February 25, 2019

Alcohol-Free Beers (Part Two)

(Follows on from here)

My research into alcohol-free beers continues!

Big Drop Pale Ale

I don’t know whether it’s just because I’m getting more accustomed to alcohol-free beers (I think I only had two alcoholic drinks in January: a bottle of Sharps Doom Bar and a bottle of St Austell Proper Job) but as I put this one to my lips and took the first sip, I very consciously thought to myself “you know what, this is better than a lot of alcoholic beers!”

This is quite lovely to drink, it’s got a bit of citric sourness and a bit of bitterness but very little of that metallic tang that I dislike. I sense that I shall come back to this one again and again, availability permitting.

Big Drop Stout

This beer would be a fantastic stout – and I don’t mean “fantastic for an alcohol-free stout”, but just a plain old unqualified fantastic stout – were it not for one fairly serious shortcoming. It tastes, and smells, rather a lot like stale cigarette smoke. This is a fairly disconcerting quality, as it’s a flavour that I associate with things that need to go into the laundry, not things that I should be inserting into my mouth.

That said, given that stouts and porters are traditionally my “thing”, and the competition in the alcohol-free stakes is St Peters (and we all know how badly that turned out), it may be that the stale cigarette quality is one that it might be worth learning to live with.

Erdinger Alkoholfrei

Wheat beers aren’t usually my scene, so purchasing this in the supermarket was a bit of a random move. However, I’d heard really good things about it, and given that there isn’t really much in the way of choice available for those seeking an alcohol-free beer, I figured it was worth giving it a try. The alternative would be to start dipping into alcohol-free lagers, and I don’t think that I’m quite that desperate yet.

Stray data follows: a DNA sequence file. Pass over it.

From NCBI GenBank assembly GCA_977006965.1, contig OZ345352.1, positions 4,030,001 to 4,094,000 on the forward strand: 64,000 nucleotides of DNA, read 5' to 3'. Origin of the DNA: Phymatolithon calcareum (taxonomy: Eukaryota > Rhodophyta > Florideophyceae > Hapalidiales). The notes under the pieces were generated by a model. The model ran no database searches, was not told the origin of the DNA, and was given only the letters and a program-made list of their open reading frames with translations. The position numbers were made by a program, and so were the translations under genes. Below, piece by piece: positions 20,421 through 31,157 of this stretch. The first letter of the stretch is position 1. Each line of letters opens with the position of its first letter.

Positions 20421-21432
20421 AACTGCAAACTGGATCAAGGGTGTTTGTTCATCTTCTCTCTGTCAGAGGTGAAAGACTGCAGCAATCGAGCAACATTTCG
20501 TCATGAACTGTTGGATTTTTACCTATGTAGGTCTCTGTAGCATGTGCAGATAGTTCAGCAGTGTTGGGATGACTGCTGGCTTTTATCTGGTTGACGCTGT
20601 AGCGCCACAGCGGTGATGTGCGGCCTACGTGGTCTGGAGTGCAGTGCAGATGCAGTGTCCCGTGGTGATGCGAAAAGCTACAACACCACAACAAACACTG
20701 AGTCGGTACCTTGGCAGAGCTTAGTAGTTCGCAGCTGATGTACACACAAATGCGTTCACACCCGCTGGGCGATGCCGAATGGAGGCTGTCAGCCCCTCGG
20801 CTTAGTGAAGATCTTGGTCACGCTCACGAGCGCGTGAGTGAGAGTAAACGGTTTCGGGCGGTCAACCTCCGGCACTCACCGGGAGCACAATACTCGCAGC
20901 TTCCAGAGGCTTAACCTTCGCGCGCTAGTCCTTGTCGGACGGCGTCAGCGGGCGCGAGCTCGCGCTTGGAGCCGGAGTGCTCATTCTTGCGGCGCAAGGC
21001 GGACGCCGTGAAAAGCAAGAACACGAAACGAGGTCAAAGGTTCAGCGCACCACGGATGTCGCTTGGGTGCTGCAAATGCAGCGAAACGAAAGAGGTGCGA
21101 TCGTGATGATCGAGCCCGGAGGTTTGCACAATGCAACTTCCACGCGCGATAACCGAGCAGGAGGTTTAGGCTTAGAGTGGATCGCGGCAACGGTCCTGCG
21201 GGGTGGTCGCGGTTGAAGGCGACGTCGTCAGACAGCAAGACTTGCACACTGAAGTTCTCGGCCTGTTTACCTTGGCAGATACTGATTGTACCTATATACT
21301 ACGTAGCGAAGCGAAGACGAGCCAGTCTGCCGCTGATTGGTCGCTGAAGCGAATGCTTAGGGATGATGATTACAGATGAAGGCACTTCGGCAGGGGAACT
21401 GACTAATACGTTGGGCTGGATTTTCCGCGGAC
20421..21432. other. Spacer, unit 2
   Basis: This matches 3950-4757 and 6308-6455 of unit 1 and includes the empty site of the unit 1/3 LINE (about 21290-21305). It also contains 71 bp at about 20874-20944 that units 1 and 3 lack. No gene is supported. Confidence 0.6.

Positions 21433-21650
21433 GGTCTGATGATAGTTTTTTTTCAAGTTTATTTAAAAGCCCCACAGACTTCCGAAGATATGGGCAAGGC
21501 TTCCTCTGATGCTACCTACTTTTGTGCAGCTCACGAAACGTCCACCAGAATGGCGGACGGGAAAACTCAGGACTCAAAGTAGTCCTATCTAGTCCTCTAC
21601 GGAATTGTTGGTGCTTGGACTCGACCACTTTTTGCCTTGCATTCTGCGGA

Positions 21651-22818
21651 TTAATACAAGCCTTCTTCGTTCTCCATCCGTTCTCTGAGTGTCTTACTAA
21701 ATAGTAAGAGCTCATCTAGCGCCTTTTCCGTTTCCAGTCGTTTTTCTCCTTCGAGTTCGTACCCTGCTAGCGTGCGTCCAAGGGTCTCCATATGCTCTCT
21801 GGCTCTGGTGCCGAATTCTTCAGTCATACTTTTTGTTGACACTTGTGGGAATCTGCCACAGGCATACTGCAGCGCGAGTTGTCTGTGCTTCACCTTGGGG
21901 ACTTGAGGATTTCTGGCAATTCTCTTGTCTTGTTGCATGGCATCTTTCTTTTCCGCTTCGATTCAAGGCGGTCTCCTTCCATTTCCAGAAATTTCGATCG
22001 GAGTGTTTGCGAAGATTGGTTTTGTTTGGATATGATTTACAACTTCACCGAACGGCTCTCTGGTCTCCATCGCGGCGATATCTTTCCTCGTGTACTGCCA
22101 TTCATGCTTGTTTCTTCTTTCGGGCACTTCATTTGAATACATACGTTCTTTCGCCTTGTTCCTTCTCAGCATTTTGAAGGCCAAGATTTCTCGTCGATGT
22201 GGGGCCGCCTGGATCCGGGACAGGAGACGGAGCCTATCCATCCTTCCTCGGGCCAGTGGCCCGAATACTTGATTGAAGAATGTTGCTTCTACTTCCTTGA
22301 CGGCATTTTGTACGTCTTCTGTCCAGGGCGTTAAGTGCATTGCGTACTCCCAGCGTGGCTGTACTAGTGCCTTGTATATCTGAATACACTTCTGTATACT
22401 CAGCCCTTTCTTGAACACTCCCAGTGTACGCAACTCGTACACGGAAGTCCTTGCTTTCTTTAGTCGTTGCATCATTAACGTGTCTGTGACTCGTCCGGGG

First impression was that it comes in pints, whereas most alcohol-free beers come in 330ml bottles or cans.

Second impression was that it’s a bloody lively one. The phrase “do you want a flake with that” springs to mind.

Upon putting glass to lip, I was very impressed. It tastes like a wheat beer, which is both a negative (because I’m not a fan of wheat beers) but a positive (because it doesn’t taste at all inferior to the full-alcohol variant). And it’s got a nice weighty velvetiness, none of that thinness that seems to be unavoidable in most alcohol free beers to some degree.

From a neutral standpoint, if you like wheat beers, or have a broad taste in beers, then this is a damn fine alcohol-free offering. However, for me, it’s just not a flavour that I particularly enjoy.

More alcohol-free beers to come, we hope!

Pete
February 10, 2019

Quality Screen Time | Podcast by Team Uborka | Ep. 02, Life Is Strange

AHA!! It is back again, the second podcast is finally out!!! If you want to listen then:

EPISODE 2

And you can now stream the podcast (and many others) from SoundCloud using the   link up there.

The episode is about Life is Strange and is around 35 mins, it had to be a bit jam-packed because we had 5, yes that is right, 5 episodes to go through. We do not have much detail because all the episodes are big and we don’t want to bore you to death but we hope this is enough for your standards. If you want to complain about how little detail there is, talk to Karen and Pete because they were the ones against it. -_-